On April 2, 1990, the University of Nevada Las Vegas (UNLV) squared off against the powerhouse that was Duke University in the NCAA Men's Division Basketball National Championship game led by head coach Jerry Tarkanian. UNLV was the No. 1 seed in the West coming into the tournament, and Duke held the No. 3 spot.
Over the course of his career, Tarkanian's style of recruiting from the inner cities caused much friction with the NCAA, and the '89/'90 season was no exception. The UNLV Rebels had gained the reputation, being labeled as thugs or loose cannons, but the team's fast-footed, up-tempo style of play earned them the "Runnin' Rebels" moniker. When Tarkanian and the Rebels squared off against Mike Krzyzewski and the Blue Devils, it was a landslide to say the least. Many viewed the game as a battle of good versus evil, and on this day, evil prevailed. UNLV's crushing defeat of 103-73 still stands as the largest margin of victory during a championship game in NCAA history. Two thousand and ten marked the 20th anniversary of UNLV's championship season. It was also the first year for the redesigned Mustang we know today.
Jay Jacquemoud is the founder of Mustang Depot, a Las Vegas-based supply house for all things Mustang. Not only is Jay a UNLV graduate, but he also attended the university during its championship run. When he decided to build a Mustang for the 2009 SEMA show, his Rebel spirit inspired the build. "We built the car to rebel against the understated look," explains Jay. "We wanted to bring back the flavor and flash that makes a hot rod a hot rod."
This '10 GT has been named "The Rebellion" and is wrapped in UNLV's Scarlet and Grey hues with tribal-style flames emblazoned on each side. Joel Stevenson of Top Ten Custom paint took the body from rendering to reality, outfitting the exterior with a Street Scene body kit, Trufiber hood, Roush rear spoiler, and APR carbon-fiber mirrors. Color-matched American Racing Wheels wrapped in Pirelli rubber sit in all four corners to finish off The Rebellion's aggressive look.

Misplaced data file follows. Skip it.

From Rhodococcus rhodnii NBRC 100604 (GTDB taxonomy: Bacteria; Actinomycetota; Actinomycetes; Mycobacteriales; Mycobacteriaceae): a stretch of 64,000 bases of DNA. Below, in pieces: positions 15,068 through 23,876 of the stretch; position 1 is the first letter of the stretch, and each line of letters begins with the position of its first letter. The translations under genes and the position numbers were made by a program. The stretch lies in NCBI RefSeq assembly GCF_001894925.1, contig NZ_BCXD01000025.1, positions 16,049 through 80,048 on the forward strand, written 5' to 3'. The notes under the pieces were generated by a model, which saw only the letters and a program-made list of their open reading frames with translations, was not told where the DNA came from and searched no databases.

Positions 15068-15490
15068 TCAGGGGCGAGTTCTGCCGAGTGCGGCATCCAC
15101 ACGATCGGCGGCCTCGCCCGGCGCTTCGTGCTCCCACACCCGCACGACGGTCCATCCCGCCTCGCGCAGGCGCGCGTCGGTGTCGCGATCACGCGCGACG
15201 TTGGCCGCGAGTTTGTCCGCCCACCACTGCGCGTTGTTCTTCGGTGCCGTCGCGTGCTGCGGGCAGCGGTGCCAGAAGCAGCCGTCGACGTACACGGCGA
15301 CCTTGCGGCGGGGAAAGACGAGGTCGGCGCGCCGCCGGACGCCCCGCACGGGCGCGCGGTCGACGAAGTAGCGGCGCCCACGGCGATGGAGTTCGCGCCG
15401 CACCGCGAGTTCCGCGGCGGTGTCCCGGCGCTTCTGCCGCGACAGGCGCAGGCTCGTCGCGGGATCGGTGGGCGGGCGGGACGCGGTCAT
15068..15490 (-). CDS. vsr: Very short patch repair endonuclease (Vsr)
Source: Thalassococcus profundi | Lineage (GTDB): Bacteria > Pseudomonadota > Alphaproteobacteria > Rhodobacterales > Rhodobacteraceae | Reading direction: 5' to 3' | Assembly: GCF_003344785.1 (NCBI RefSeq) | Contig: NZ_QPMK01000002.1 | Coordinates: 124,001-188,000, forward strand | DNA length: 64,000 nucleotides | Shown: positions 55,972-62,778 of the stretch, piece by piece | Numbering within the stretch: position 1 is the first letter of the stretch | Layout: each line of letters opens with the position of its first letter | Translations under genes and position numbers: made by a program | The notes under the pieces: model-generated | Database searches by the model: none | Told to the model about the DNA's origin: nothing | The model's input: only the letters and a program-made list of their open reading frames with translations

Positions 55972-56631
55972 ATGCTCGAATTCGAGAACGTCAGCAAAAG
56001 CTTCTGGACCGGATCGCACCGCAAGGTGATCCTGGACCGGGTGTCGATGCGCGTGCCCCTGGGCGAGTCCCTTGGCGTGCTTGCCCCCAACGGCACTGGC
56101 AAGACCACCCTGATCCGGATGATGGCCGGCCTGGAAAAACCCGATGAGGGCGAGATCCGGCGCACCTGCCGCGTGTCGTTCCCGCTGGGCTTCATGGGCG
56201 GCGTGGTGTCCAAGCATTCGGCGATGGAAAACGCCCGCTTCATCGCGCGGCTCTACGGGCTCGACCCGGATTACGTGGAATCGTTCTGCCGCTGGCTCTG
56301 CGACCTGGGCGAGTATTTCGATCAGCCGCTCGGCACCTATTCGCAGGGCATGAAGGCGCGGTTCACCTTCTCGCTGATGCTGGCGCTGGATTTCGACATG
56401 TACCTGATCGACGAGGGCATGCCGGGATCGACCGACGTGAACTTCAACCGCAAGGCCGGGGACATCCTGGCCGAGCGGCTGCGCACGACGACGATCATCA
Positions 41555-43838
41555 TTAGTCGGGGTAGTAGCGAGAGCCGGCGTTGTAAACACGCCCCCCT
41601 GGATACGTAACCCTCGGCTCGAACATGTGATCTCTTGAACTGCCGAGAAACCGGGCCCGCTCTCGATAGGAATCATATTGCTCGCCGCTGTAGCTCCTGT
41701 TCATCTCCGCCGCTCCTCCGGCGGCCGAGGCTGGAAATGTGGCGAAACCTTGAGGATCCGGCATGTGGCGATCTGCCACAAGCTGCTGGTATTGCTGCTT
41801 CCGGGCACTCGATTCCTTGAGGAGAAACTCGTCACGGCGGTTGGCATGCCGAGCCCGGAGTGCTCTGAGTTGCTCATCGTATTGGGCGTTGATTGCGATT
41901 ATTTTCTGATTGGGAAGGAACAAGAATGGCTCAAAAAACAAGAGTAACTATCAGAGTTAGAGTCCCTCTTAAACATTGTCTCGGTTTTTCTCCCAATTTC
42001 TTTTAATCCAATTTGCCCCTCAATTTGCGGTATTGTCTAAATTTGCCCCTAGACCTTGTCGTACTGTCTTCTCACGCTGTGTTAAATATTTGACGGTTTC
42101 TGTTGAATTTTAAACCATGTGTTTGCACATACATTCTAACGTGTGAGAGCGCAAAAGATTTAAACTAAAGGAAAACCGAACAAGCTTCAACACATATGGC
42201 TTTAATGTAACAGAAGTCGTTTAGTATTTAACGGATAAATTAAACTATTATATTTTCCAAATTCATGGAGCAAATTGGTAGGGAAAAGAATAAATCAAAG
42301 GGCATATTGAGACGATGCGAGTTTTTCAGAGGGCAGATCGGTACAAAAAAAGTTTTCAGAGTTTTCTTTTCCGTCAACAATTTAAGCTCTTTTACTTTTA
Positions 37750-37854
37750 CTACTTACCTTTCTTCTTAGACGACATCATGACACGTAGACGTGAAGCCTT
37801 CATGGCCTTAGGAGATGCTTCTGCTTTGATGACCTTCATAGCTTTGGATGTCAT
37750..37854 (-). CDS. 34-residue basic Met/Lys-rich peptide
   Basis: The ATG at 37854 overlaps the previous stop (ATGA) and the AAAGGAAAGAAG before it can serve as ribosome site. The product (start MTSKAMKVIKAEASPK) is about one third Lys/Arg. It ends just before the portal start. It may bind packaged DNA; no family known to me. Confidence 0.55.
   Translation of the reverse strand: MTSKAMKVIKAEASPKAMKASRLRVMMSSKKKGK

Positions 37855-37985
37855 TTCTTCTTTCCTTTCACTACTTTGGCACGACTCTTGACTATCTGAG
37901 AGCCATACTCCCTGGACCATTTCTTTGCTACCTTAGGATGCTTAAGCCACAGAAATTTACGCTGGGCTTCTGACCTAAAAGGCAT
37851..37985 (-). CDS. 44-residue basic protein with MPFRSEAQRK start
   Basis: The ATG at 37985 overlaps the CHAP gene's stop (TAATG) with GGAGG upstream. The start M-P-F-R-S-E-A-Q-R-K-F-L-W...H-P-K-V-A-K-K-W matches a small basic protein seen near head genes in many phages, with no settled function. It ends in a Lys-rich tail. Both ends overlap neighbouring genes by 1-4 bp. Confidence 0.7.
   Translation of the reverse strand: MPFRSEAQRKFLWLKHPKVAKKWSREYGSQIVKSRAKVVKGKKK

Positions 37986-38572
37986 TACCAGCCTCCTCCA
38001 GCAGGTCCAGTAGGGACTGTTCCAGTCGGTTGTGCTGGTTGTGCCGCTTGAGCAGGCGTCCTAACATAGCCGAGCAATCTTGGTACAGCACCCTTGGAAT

Under the hood, the stock Three-Valve powerplant has been upgraded with a Paxton Novi2200 High Output centrifugal supercharger, and the supercharger was paired with an air-to-water charge cooler to keep the incoming air temps under control. Forced air enters the engine via a BBK throttle body, and the mixture is ignited with the help of coils from Granatelli Motorsports.
The suspension has been fortified with Eibach Pro-Series coils front and rear, and Tokico D-Spec shocks and struts cushion the ride. Upgraded sway bars from Eibach keep this Pony flat and level under hard cornering.
Inside, the modern theme continues. The dash has been treated with carbon fiber, giving it a super racy look. The doorsill plates are adorned with custom Rebellion logos, and Lloyds Lush floor mats sit under the occupant's feet. Auto Meter Phantom gauges reside in a triple gauge pod on the A-pillar and allow Jay to keep on eye on the happenings between the fenders.
The Rebellion was debuted at the 2009 SEMA show, but it wasn't without excitement. Just before the show, Paxton opted not to exhibit, and Jay's flamed Pony was left without a spot. In a last-minute decision, Ford Motor Company allowed Mustang Depot to display the car as one of Ford's featured Mustangs.
"We're not afraid to try different things with these cars," Jay adds. "We're staying true to what looks good. When the car launches, it's incredible! With a slight roll of the throttle, you can get to 100 mph in no time."
With this kind of performance and aggressive styling, The Rebellion is a championship-caliber Pony.
With a slight roll of the throttle, you can get to 100 mph in no time.